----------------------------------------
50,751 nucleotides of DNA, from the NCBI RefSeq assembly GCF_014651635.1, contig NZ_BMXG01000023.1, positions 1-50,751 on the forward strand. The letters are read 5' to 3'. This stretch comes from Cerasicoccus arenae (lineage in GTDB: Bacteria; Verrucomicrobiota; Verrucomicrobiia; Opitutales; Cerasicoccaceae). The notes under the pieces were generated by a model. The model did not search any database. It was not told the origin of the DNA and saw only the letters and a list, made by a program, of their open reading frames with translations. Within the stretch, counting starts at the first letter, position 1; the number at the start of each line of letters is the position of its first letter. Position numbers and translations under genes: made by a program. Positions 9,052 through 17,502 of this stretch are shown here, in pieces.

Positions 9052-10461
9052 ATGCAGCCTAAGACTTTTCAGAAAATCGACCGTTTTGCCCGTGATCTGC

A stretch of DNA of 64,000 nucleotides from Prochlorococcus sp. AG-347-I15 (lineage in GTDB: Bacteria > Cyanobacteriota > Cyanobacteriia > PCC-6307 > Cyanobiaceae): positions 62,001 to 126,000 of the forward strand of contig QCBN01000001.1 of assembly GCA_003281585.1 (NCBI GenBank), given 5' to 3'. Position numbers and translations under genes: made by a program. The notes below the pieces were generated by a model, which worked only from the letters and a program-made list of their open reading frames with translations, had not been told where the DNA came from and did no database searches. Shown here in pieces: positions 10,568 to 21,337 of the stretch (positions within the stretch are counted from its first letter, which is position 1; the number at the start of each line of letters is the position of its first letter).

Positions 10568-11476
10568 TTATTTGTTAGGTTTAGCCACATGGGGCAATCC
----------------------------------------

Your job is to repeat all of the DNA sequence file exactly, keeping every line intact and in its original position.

50,751 nucleotides of DNA, from the NCBI RefSeq assembly GCF_014651635.1, contig NZ_BMXG01000023.1, positions 1-50,751 on the forward strand. The letters are read 5' to 3'. This stretch comes from Cerasicoccus arenae (lineage in GTDB: Bacteria; Verrucomicrobiota; Verrucomicrobiia; Opitutales; Cerasicoccaceae). The notes under the pieces were generated by a model. The model did not search any database. It was not told the origin of the DNA and saw only the letters and a list, made by a program, of their open reading frames with translations. Within the stretch, counting starts at the first letter, position 1; the number at the start of each line of letters is the position of its first letter. Position numbers and translations under genes: made by a program. Positions 9,052 through 17,502 of this stretch are shown here, in pieces.

Positions 9052-10461
9052 ATGCAGCCTAAGACTTTTCAGAAAATCGACCGTTTTGCCCGTGATCTGC

A stretch of DNA of 64,000 nucleotides from Prochlorococcus sp. AG-347-I15 (lineage in GTDB: Bacteria > Cyanobacteriota > Cyanobacteriia > PCC-6307 > Cyanobiaceae): positions 62,001 to 126,000 of the forward strand of contig QCBN01000001.1 of assembly GCA_003281585.1 (NCBI GenBank), given 5' to 3'. Position numbers and translations under genes: made by a program. The notes below the pieces were generated by a model, which worked only from the letters and a program-made list of their open reading frames with translations, had not been told where the DNA came from and did no database searches. Shown here in pieces: positions 10,568 to 21,337 of the stretch (positions within the stretch are counted from its first letter, which is position 1; the number at the start of each line of letters is the position of its first letter).

Positions 10568-11476
10568 TTATTTGTTAGGTTTAGCCACATGGGGCAATCC